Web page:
Ever since nail polish addicts discovered the shiny, long-lasting allure of gel manicures, derms have thrown up a cautionary flag about the UV lamps used to cure the polish. Are salongoers subjecting themselves to cancerous rays in the name of beauty? Will one mani put you in serious health danger?
A few studies have attempted to answer these questions, and concluded that the risk of skin cancer associated with UV nail lamps is very low. But what these studies failed to consider is that each salon’s drying device may vary, and even more, each bulb in each drying device may vary. That leaves a lot of uncertainty.
To get a more complete view of the potential dangers, researchers at Georgia Regents University, Augusta, conducted a small study based on random UV light sampling of 17 different UV drying devices in 16 salons. They counted the number of bulbs in each lamp, recorded their wattage and measured the average amount of UVA radiation a person would be exposed to at five different positions (since not everyone holds her hands under the light the same way).
What they found was that the wattages and number of bulbs, and the strength of UV radiation varied widely. In fact, the lamp with the highest UVA output was more than 25 times stronger than the one at the bottom of the range.
“Individuals utilizing these lamps in salons have no way of knowing just how much UV exposure their skin is receiving upon each manicure,” says Chris Adigun, M.D., assistant professor of dermatology in the Ronald O. Perelman Department of Dermatology at NYU Langone Medical Center, who was not involved in the study. This lack of regulation among manufacturers could lead to varied malignancy risk from lamp to lamp and salon to salon.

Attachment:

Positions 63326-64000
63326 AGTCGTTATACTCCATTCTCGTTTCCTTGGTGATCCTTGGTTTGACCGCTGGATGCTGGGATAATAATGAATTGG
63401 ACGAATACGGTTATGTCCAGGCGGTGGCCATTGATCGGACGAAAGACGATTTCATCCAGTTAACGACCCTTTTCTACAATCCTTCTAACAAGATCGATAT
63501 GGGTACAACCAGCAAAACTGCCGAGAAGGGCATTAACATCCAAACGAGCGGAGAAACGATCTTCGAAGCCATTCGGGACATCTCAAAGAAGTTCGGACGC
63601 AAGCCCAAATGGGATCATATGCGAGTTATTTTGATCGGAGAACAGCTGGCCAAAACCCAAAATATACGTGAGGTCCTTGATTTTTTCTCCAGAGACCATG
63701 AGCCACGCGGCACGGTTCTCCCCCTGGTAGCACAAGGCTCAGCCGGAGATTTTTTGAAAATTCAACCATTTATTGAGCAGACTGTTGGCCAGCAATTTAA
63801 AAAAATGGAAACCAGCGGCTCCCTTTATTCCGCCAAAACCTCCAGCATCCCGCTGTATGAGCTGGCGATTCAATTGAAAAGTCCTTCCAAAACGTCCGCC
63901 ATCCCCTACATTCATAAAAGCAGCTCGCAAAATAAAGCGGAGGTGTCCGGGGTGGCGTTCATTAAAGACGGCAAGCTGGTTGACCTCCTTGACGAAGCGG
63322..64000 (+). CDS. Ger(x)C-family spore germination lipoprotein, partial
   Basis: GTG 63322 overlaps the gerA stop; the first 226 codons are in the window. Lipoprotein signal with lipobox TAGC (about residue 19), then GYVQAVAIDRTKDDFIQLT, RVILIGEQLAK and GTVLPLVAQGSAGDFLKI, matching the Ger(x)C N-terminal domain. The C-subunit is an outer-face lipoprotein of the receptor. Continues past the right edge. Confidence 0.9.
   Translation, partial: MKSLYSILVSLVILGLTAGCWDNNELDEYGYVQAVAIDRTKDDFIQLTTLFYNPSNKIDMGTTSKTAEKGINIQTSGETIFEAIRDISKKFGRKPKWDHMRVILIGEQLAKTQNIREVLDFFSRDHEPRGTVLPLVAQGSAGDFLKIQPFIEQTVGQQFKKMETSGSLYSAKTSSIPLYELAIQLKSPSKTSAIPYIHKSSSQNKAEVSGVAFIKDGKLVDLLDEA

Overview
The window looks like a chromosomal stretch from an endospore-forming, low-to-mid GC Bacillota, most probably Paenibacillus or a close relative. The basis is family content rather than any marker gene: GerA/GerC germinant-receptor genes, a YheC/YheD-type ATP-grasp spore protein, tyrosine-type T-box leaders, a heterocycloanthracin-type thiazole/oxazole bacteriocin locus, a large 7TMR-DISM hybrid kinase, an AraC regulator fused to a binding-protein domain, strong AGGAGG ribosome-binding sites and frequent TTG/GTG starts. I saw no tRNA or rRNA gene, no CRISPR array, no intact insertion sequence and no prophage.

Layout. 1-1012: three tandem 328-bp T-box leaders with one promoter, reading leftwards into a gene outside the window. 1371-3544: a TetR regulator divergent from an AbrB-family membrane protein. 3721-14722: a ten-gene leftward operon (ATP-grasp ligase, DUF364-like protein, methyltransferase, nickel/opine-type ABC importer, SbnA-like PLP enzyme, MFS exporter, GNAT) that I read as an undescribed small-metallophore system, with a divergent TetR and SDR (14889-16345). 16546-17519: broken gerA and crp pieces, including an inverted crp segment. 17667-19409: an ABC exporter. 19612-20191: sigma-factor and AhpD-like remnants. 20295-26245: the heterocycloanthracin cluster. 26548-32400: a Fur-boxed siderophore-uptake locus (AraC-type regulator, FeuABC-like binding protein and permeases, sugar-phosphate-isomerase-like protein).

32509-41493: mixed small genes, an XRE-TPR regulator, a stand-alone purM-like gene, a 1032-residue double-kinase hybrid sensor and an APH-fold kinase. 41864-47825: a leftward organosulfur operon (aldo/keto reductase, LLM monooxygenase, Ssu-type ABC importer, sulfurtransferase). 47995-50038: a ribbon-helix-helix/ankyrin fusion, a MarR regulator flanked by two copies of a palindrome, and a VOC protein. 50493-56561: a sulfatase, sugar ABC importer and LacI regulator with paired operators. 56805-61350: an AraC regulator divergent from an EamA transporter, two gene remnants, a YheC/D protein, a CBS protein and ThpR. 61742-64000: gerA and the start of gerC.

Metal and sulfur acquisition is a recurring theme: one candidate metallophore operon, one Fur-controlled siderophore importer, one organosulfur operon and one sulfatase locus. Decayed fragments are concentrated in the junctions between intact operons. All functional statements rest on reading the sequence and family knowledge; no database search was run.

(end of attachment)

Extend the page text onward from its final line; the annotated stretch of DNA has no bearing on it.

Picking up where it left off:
The study results showed that lamps with higher wattages emitted higher levels of UVA radiation. The researchers went on to calculate how many gel manicures one would have to get at each salon to reach the radiation threshold shown to cause DNA damage. In every case, it would take multiple visits to hit dangerous levels of UVA radiation. But, again, the range was wide. At the salon with the lamps that produced the lowest irradiance, a woman would need to get 208 gel manicure to find herself in the danger zone, compared with just eight visits to the salon using the highest-radiation lamps. The authors write, “Although the in vivo risk from multiple manicure visits remains untested, our data suggest that, even with numerous exposures, the risk for carcinogenesis remains small.”
The bad news: It’s impossible for you to know your precise risk each time you settle into the salon chair, since devices vary so much. To minimize your exposure each time, Adigun recommends, as do the study researchers, to apply a broad-spectrum sunscreen to your hands before going under the lamps, or wear UVA protective gloves with the fingers clipped off to really limit the risk of both skin cancer and photoaging.
Realistically though, most people aren’t going to show up for their mani appointment with a tube of zinc oxide or sun-protective gloves stuffed into their purse. If you can’t live without your gels, you have to decide for yourself whether or not it’s worth the potential risk.